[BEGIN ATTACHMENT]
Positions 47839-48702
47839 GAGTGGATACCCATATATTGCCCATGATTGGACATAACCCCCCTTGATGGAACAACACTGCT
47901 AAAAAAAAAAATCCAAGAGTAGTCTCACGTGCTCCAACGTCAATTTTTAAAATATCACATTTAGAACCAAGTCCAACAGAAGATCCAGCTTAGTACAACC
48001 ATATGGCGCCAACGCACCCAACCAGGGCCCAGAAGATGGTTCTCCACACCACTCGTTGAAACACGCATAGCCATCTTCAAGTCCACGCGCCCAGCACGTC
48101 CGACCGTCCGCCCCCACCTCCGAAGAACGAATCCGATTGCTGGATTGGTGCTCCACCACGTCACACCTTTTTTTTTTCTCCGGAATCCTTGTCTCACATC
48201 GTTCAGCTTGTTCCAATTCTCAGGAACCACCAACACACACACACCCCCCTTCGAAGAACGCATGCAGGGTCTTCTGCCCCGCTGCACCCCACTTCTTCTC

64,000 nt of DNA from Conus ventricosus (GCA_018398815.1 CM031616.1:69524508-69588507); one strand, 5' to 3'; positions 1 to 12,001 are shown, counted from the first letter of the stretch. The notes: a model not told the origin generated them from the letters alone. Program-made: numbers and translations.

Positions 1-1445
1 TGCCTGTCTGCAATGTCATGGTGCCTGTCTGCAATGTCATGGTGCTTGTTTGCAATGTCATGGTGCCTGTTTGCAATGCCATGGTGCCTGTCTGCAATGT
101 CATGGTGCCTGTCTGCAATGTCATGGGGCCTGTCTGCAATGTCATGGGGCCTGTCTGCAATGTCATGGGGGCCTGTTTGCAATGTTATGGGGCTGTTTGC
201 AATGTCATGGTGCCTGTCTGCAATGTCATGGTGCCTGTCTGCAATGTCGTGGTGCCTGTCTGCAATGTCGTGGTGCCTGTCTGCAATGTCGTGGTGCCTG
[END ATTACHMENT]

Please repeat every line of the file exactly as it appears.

Positions 47839-48702
47839 GAGTGGATACCCATATATTGCCCATGATTGGACATAACCCCCCTTGATGGAACAACACTGCT
47901 AAAAAAAAAAATCCAAGAGTAGTCTCACGTGCTCCAACGTCAATTTTTAAAATATCACATTTAGAACCAAGTCCAACAGAAGATCCAGCTTAGTACAACC
48001 ATATGGCGCCAACGCACCCAACCAGGGCCCAGAAGATGGTTCTCCACACCACTCGTTGAAACACGCATAGCCATCTTCAAGTCCACGCGCCCAGCACGTC
48101 CGACCGTCCGCCCCCACCTCCGAAGAACGAATCCGATTGCTGGATTGGTGCTCCACCACGTCACACCTTTTTTTTTTCTCCGGAATCCTTGTCTCACATC
48201 GTTCAGCTTGTTCCAATTCTCAGGAACCACCAACACACACACACCCCCCTTCGAAGAACGCATGCAGGGTCTTCTGCCCCGCTGCACCCCACTTCTTCTC

64,000 nt of DNA from Conus ventricosus (GCA_018398815.1 CM031616.1:69524508-69588507); one strand, 5' to 3'; positions 1 to 12,001 are shown, counted from the first letter of the stretch. The notes: a model not told the origin generated them from the letters alone. Program-made: numbers and translations.

Positions 1-1445
1 TGCCTGTCTGCAATGTCATGGTGCCTGTCTGCAATGTCATGGTGCTTGTTTGCAATGTCATGGTGCCTGTTTGCAATGCCATGGTGCCTGTCTGCAATGT
101 CATGGTGCCTGTCTGCAATGTCATGGGGCCTGTCTGCAATGTCATGGGGCCTGTCTGCAATGTCATGGGGGCCTGTTTGCAATGTTATGGGGCTGTTTGC
201 AATGTCATGGTGCCTGTCTGCAATGTCATGGTGCCTGTCTGCAATGTCGTGGTGCCTGTCTGCAATGTCGTGGTGCCTGTCTGCAATGTCGTGGTGCCTG